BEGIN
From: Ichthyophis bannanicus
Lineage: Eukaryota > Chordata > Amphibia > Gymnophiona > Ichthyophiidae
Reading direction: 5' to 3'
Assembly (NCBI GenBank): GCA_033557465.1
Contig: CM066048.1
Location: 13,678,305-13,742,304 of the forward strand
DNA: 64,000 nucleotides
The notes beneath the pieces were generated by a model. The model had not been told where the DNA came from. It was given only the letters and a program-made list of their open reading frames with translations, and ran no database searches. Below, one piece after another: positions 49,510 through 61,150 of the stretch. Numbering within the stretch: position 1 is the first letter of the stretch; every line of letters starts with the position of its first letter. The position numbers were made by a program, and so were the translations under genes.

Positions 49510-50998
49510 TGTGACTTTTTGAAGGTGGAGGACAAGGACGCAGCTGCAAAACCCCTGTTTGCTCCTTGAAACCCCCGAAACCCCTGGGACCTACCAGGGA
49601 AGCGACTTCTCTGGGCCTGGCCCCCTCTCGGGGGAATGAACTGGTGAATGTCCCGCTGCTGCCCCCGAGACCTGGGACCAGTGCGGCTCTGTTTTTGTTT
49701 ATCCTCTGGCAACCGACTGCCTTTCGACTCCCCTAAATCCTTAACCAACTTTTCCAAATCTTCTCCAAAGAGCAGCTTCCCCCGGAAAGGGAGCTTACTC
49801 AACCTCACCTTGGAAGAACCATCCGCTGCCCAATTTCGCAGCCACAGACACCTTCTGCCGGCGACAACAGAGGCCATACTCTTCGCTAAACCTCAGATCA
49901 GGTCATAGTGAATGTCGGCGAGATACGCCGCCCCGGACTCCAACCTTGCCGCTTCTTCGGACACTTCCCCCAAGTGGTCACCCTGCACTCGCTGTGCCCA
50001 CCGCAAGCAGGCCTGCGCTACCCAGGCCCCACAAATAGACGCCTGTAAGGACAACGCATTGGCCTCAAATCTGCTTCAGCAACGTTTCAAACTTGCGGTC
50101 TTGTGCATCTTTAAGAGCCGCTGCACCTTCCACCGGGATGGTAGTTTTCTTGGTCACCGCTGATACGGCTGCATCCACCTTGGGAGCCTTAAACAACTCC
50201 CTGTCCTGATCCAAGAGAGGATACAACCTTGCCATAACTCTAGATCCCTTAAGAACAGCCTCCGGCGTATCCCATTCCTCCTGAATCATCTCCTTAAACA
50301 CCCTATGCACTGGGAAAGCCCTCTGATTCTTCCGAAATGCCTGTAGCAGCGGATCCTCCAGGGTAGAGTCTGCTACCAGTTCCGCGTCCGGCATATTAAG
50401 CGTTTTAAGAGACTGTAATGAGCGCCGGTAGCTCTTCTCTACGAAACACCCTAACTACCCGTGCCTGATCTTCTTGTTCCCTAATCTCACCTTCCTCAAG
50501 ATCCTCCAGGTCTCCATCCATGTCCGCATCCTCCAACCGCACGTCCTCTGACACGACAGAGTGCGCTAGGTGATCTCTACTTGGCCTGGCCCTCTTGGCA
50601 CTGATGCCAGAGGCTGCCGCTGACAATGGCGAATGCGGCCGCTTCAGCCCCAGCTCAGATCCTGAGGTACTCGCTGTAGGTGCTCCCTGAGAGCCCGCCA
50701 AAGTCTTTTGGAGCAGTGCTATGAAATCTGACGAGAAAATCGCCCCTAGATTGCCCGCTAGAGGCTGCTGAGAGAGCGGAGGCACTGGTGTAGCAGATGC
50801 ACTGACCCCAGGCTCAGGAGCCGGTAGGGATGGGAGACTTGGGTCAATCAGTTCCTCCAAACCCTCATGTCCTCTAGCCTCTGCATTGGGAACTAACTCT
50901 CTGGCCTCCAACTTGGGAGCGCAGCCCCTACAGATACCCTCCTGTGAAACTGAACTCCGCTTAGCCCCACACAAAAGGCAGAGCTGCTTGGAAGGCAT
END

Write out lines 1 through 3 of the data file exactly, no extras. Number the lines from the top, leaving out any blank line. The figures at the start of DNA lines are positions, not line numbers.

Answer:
From: Ichthyophis bannanicus
Lineage: Eukaryota > Chordata > Amphibia > Gymnophiona > Ichthyophiidae
Reading direction: 5' to 3'